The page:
Connect with us

EU

#EuropeanHealthForumGastein2019 to spotlight disruptive forces that can transform health and well-being in Europe

SHARE:

Published

on

We use your sign-up to provide content in ways you've consented to and to improve our understanding of you. You can unsubscribe at any time.

'A healthy dose of disruption? Transformative change for health and societal well-being' is the guiding theme of the 2019 European Health Forum Gastein (2-4 October 2019).


From climate activists to European health ministers, the EHFG in 2019 gathers over 500 representatives from academia, civil society, industry, and government, to explore what kind of disruption is needed to transform health in Europe. The wide range of engaging speakers includes Stephen Klasko, president of the Thomas Jefferson University in Philadelphia, Indra Joshi from NHSX England, and Ran Balicer, chief innovation officer at Clalit in Israel.

Winners of the EHFG’s first-ever European Health Leadership Award and the EHFG 2019 Hackathon on vaccine hesitancy will be revealed at the conference.

The 22nd edition of the European Health Forum Gastein starts today (2 October), welcoming more than 500 representatives from the realms of policy, academia, civil society, and business for lively discussions on what disruptive practices, policies and concrete actions are needed to address the pressing issues of our time and realise the much-needed transformation of health in Europe. This year’s overarching theme is “A healthy dose of disruption? Transformative change for health and societal well-being”.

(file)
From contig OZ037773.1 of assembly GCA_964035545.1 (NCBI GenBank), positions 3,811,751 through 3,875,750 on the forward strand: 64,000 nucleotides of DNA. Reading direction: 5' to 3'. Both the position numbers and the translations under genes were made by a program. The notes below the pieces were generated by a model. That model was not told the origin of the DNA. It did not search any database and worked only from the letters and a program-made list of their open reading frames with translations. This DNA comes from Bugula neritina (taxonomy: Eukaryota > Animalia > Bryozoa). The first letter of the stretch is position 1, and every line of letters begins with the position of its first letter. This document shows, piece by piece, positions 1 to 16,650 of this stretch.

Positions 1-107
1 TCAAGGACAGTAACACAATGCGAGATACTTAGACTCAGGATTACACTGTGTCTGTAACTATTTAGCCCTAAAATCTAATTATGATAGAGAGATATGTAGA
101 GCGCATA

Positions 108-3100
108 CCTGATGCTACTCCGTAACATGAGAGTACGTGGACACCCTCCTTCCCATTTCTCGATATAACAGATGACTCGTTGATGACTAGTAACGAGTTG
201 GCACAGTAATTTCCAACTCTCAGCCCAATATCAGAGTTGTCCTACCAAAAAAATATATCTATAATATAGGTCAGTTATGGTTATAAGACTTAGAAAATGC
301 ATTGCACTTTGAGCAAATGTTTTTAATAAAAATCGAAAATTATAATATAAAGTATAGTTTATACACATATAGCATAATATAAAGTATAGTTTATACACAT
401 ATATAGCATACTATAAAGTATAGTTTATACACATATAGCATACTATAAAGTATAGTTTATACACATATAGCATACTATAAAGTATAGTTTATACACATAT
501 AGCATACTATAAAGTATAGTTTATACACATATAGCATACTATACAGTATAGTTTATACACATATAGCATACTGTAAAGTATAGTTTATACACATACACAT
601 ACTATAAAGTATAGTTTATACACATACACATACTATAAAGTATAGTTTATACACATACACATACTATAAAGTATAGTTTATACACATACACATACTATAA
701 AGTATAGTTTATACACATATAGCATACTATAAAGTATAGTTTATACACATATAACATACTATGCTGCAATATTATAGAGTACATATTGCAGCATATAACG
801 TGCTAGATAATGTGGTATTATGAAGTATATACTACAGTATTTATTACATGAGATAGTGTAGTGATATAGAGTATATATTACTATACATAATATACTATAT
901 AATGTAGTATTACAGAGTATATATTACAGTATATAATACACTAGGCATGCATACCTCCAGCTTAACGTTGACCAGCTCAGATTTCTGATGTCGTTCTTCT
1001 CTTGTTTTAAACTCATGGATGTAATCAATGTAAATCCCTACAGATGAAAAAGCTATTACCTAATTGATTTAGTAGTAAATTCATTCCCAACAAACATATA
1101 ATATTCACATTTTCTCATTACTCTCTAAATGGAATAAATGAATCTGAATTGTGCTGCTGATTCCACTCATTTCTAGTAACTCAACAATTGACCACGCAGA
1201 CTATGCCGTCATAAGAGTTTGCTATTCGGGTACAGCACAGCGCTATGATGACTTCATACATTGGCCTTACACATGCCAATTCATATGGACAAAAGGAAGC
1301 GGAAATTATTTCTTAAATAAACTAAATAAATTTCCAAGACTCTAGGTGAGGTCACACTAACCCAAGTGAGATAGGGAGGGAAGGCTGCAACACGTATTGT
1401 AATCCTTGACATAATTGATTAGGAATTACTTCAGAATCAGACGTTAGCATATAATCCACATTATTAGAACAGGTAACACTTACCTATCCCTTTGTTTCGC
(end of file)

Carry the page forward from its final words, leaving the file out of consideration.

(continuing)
Advertisement

The theme of disruption underscores the necessity to stir up the status-quo of health and well-being in Europe and to overcome wicked problems, such as health inequalities and non-communicable diseases, medicine and health workforce shortages, and the challenge of reframing the concept of economic growth to focus on well-being. In 2019, the EHFG will dive deeply into the controversial concept of disruption and explore what ‘healthy dose’ of it is required to counter deadlocks and realise transformative change. Showcasing catalysts for healthcare transformation, the EHFG will award its new European Health Leadership Award.